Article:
An article recently published in a journal from the American Medical Association, JAMA Internal Medicine, reports that state medical cannabis laws may be having a positive impact on opioid overdose deaths. The article is titled "Medical Cannabis Laws and Opioid Analgesic Overdose Mortality in the United States, 1999-2010 ." The researchers found, "States with medical cannabis laws had a 24.8% lower mean annual opioid overdose mortality rate compared with states without medical cannabis laws. Examination of the association between medical cannabis laws and opioid analgesic overdose mortality in each year after implementation of the law showed that such laws were associated with a lower rate of overdose mortality that generally strengthened over time:"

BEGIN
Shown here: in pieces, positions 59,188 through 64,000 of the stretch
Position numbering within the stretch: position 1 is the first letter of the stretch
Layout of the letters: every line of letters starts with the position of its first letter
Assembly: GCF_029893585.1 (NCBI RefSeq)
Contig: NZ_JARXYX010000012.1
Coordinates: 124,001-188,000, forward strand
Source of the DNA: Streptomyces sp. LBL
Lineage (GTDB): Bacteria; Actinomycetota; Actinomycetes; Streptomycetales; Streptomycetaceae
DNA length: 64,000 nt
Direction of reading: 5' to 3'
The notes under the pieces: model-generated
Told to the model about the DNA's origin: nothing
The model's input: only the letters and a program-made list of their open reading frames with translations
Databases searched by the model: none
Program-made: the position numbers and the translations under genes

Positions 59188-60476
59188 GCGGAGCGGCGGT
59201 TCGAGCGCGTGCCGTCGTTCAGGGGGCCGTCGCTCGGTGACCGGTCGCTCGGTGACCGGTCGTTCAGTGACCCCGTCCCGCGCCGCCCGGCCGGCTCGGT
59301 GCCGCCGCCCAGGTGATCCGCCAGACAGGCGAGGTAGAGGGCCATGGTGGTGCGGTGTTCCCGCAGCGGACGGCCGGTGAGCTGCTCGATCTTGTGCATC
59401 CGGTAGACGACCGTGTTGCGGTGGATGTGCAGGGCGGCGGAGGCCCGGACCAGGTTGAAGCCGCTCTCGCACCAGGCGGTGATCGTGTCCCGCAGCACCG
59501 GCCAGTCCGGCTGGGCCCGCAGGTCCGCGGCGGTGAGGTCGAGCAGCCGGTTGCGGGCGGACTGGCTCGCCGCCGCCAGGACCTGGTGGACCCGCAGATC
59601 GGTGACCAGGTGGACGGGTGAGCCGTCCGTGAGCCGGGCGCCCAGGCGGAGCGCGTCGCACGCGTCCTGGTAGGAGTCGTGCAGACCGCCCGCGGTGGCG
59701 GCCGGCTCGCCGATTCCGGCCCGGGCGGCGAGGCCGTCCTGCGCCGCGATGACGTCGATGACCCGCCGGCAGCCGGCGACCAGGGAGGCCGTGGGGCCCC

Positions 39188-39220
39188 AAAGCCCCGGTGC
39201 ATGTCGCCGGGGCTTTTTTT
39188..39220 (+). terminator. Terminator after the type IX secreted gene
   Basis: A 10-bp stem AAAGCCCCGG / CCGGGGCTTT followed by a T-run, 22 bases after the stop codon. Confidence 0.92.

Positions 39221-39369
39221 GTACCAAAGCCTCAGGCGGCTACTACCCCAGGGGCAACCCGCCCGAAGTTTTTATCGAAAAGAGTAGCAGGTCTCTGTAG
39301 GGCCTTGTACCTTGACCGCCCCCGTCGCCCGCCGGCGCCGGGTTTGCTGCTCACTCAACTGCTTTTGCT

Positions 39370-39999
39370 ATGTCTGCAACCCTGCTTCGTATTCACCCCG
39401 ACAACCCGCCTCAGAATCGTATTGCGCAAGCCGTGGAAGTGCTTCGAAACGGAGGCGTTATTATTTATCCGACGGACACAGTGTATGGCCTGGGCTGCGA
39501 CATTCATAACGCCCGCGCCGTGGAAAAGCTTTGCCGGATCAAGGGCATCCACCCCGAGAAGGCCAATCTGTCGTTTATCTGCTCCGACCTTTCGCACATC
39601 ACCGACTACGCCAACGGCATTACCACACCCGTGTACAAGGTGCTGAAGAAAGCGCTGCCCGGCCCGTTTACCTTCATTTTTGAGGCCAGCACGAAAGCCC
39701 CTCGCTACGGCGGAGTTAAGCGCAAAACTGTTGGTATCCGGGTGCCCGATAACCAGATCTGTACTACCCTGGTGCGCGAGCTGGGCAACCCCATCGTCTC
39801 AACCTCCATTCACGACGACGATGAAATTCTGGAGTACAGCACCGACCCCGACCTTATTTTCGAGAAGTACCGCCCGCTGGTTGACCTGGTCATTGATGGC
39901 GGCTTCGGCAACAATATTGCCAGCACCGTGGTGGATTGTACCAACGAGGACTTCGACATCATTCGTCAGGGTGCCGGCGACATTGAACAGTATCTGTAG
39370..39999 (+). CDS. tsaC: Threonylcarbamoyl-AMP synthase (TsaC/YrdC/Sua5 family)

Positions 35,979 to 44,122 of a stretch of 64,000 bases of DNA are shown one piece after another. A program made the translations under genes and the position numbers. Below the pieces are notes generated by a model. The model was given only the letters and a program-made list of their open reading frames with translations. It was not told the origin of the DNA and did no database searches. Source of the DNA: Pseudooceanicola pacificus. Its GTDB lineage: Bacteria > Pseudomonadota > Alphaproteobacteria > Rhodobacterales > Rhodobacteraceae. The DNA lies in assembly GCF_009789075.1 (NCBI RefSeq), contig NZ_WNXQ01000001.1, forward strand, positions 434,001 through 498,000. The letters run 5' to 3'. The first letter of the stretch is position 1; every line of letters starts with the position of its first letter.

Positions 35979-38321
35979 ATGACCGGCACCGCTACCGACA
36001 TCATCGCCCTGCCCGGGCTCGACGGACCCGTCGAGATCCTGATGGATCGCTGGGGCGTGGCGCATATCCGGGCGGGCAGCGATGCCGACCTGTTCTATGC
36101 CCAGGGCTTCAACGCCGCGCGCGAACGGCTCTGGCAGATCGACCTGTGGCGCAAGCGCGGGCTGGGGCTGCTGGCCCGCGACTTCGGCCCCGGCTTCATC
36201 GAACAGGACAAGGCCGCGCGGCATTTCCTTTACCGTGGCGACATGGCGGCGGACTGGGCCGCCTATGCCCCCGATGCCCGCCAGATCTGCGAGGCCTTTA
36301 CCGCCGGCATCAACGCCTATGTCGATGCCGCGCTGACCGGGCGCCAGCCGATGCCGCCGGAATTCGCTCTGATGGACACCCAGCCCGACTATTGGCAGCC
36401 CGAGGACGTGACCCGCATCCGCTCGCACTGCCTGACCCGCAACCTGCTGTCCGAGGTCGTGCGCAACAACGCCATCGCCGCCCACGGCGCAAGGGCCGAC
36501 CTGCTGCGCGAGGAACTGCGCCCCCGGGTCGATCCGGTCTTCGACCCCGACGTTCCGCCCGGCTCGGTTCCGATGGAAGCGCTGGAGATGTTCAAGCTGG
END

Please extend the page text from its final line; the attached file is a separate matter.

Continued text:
They concluded, "Medical cannabis laws are associated with significantly lower state-level opioid overdose mortality rates. Further investigation is required to determine how medical cannabis laws may interact with policies aimed at preventing opioid analgesic overdose. "
Now, it's important to approach these results with caution. These data show a correlation yet they don't prove causation. That is, we don't know for sure that access to legal medical cannabis has actually caused the lower mortality rates, that's why more research is needed, there could be other confounding factors. On the other hand, previously published surveys of medical cannabis patients show that many report having reduced their use of prescription medications as a result of medical cannabis use, so perhaps we will find proof of causation. I can think of three ways in which medical cannabis could positively impact overdose mortality: